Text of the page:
Turkish politicians are already eyeing the post-referendum period set to follow Sunday’s much-contested vote, a new era in which controversial issues such as terrorism and the Kurdish question are likely to top the agenda.
Although the air outside is hot and dry—part of a heat wave scorching Russia and neighboring Ukraine—it is cool, dark, and slightly damp in the sandstone caverns beneath Milestii Mici, Moldova’s largest winery. Along seemingly endless underground boulevards, Soviet-era lighting and updated signs point the way to underground galleries housing millions of liters of meticulously produced and preserved wine in bottles and oak barrels—just part of the winery’s two-million-bottle collection, acknowledged by Guinness as the world’s largest.
Moldova’s constitutional referendum, held on September 5, has failed due to lacking a quorum, with only 29 percent voter turnout. The failure has triggered a full-blown crisis of legitimacy for the political system in general and the governing authorities in particular.
Polish history is closely intertwined with the history of Russia. Peaceful periods between the two countries were interspersed by frequent armed conflicts.
At the beginning of July, Russia, Kazakhstan and Belarus signed a number of protocols establishing a customs union between the three countries. The union, scheduled to be fully operational in January 2012, will create a single common market of about 170 million people and represents the latest of several attempts by Moscow to create an effective trade bloc with its newly independent neighbors since the break-up of the Soviet Union. In addition to the economic ties maintained through the establishment of the Commonwealth of Independent States (CIS), Russia first committed to a union with Belarus in 1994.
In Order to Prevent Revolutions in the States of the Organization
Russian gas giant Gazprom and Azerbaijan's state oil and gas company will sign a deal to increase supplies of Azerbaijani gas to Russia in 2011-2012 during the Russian president's visit to Baku on Thursday, RIA Novosti reported.
When during the meetings in Strasbourg and Kiel (in April 2009) the leaders of NATO decided to start discussions on a new strategic concept of NATO, nobody expected easy agreements. Nevertheless all the countries of the Alliance agreed that the key goal of NATO should be the establishment of the secure political environment.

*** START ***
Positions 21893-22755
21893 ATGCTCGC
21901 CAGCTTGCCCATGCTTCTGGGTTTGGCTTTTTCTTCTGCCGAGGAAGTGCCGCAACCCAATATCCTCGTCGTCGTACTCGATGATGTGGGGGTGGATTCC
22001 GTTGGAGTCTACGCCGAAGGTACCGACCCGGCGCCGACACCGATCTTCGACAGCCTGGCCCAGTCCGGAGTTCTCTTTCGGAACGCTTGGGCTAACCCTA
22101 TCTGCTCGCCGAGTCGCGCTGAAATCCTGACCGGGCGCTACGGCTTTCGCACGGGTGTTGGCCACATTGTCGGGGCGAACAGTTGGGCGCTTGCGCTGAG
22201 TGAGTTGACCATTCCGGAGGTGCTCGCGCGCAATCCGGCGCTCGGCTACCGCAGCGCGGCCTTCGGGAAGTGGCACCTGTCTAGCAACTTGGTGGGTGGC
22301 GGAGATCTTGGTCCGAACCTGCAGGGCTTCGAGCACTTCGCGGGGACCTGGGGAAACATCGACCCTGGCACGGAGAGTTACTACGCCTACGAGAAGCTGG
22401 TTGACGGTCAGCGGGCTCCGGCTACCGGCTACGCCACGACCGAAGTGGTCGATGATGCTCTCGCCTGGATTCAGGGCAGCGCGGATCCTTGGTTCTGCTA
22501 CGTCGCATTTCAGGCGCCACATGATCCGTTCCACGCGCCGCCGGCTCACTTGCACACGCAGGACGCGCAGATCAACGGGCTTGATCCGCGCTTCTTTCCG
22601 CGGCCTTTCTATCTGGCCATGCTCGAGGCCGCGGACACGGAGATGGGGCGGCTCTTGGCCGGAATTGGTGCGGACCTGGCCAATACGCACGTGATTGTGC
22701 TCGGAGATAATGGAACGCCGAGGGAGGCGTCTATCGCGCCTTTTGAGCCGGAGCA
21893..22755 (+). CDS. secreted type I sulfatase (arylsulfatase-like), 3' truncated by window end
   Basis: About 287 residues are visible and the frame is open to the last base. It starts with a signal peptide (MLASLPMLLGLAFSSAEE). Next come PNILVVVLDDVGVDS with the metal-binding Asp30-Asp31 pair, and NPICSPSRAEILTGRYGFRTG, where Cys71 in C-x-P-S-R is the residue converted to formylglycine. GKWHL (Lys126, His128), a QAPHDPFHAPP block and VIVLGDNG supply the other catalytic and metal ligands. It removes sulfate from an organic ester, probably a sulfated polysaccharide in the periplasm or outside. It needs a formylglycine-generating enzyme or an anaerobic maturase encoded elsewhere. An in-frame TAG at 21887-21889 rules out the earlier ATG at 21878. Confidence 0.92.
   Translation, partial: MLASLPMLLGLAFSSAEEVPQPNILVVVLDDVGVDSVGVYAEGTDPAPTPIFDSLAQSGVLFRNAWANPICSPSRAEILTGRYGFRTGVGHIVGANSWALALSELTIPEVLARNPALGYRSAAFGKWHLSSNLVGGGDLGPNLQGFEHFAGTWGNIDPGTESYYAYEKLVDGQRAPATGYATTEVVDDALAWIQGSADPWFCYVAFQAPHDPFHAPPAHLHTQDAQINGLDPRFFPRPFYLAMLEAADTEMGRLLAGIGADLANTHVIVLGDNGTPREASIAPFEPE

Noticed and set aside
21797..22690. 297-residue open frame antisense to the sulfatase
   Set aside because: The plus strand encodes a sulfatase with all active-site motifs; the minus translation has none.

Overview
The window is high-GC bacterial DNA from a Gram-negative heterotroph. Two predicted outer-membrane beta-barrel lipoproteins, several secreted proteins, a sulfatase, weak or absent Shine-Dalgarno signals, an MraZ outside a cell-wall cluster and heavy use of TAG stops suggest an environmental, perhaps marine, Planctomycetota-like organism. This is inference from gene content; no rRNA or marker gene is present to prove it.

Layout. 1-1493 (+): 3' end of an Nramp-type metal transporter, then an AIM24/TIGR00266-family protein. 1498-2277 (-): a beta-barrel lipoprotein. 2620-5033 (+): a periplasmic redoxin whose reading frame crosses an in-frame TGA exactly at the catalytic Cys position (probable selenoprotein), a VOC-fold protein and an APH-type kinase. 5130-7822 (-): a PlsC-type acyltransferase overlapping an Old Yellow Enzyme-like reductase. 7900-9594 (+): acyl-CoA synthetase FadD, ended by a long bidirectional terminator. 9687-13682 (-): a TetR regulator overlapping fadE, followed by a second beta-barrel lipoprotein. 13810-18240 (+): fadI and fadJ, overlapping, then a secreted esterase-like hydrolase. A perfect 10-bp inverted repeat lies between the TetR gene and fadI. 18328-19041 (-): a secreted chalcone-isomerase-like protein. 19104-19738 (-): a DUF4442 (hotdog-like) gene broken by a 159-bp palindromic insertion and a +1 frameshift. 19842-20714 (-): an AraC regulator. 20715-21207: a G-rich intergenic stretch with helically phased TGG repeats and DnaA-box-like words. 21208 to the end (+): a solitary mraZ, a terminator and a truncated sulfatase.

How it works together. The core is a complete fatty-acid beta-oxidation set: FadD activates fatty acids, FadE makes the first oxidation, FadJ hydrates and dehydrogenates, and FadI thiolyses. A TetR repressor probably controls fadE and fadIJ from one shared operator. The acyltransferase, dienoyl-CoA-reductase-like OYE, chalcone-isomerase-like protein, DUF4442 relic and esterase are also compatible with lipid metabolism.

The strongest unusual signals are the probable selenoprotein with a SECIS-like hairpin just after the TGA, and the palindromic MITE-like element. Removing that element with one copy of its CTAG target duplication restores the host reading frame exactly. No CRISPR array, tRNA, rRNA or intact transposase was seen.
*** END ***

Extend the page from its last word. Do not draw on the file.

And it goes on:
Azerbaijani Parliament Deputy Speaker called for increased Russian role in the peaceful settlement of the Nagorno-Karabakh conflict in Baku on Saturday.
Over the past decade, Russia has made repeated attempts to demonstrate its growing power to the world. There are two main objectives behind these attempts: to obtain international recognition as a superpower and to coerce other states into partnership. Both goals are based on the political elite’s belief that Russia should be included on that list a priori by virtue of its huge territory, nuclear arsenal and economic potential.
Russian President Dmitry Medvedev arrived in Azeri capital for an official two-day visit on Thursday.
Kyrgyzstan’s top officials are against the deployment of Organization for Security and Cooperation in Europe’s (OSCE) 52-member Police Advisory Group. The OSCE can still “gracefully” cancel its decision to send the group to Kyrgyzstan, said Security Council Secretary Alik Orozov.
Special representative of the OSCE chairman-in-office Bolat Nurgaliev has said the Transnistrian conflict will be included in the agenda of the OSCE Summit of Heads of State and Government which will take a place in Astana in December, 2010.
Ten years ago the Chinese government began the Western Development Program, which covered 11 administrative units including Xinjiang Uyghur Autonomous Region of the People's Republic of China.
Most observers at the moment are in the dark as to the causes and the instigators of the riots in the Osh and Jalalabad regions of Kyrgyzstan, which have been ongoing since 10 June.